The opening match of the Rugby league World Cup perfectly demonstrated the highly competitive nature of the sport, and there was certainly no love lost between Australia and England.
England are looking to capitalise on being the host nation to help them win the World Cup for the first time as an individual country (with Great Britain winning in 1972). However, on the road to World Cup success they will face many obstacles, particularly with regards to the two favourites of the tournament; Australia and New Zealand.
England faced an extremely challenging opening game against Australia, which required a need to stay calm, keep composure and maintain their discipline. However, tensions began to boil over in the second half, with England being the first to lose composure by committing unnecessary disciplinary offences which could face further action. Research by Jones, Bray and Olivier (2005) found that when away teams win, they display significantly less aggressive behaviours compared to matches they lose. Therefore, Australia’s ability to maintain their discipline may have helped them to win this highly competitive game.
If England are to progress to the later stages of the competition, they will need to display psychological qualities that will assist them in putting up a good fight against such competitive teams. One such psychological quality is mental toughness, which has been reported to be essential for success in elite athletes (Gould, Dieffenbach, & Moffett, 2002). More specifically, Golby and Sheard (2004) found that international level rugby league players had higher levels of mental toughness and hardiness compared to their super league and division one counterparts.
England will need to draw upon their mental toughness not only to bounce back from defeat against Australia, but also to prepare for their next match against Ireland. Defeat against Australia means that it is likely that if England progress to the semi-finals, they will face their other main competition in the New Zealand team.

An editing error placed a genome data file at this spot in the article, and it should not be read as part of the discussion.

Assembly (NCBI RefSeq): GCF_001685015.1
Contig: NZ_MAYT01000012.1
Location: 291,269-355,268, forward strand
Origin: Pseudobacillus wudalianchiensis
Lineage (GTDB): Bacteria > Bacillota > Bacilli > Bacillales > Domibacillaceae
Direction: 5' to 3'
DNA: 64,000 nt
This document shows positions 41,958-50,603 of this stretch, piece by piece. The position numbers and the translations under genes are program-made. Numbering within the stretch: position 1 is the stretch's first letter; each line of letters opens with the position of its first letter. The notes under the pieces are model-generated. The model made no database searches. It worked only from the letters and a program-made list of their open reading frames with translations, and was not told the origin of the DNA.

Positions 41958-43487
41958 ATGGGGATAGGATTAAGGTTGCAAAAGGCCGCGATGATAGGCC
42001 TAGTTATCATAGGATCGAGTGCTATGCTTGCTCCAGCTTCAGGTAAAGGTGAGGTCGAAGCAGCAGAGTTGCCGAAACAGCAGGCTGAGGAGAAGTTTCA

There is a fine line between mental toughness, maintaining discipline and aggression. England need to find the correct balance between these components if they are to keep their World Cup dreams alive.
Golby, J., & Sheard, M. (2004). Mental toughness and hardiness at different levels of rugby league. Personality and Individual Differences, 37(5), 933-942. doi:10.1016/j.paid.2003.10.015
Gould, D., Dieffenbach, K., & Moffett, A. (2002). Psychological characteristics and their development in Olympic champions. Journal of applied sport psychology, 14(3), 172-204. doi:10.1080/10413200290103482
Jones, M. V., Bray, S. R., & Olivier, S. (2005). Game location and aggression in rugby league. Journal of Sports Sciences, 23(4), 387-393. doi:10.1080/02640410400021617
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About Mary Quinton
I am a final year Sport and Exercise Psychology PhD student at the School of Sport, Exercise and Rehabilitation Sciences (University of Birmingham)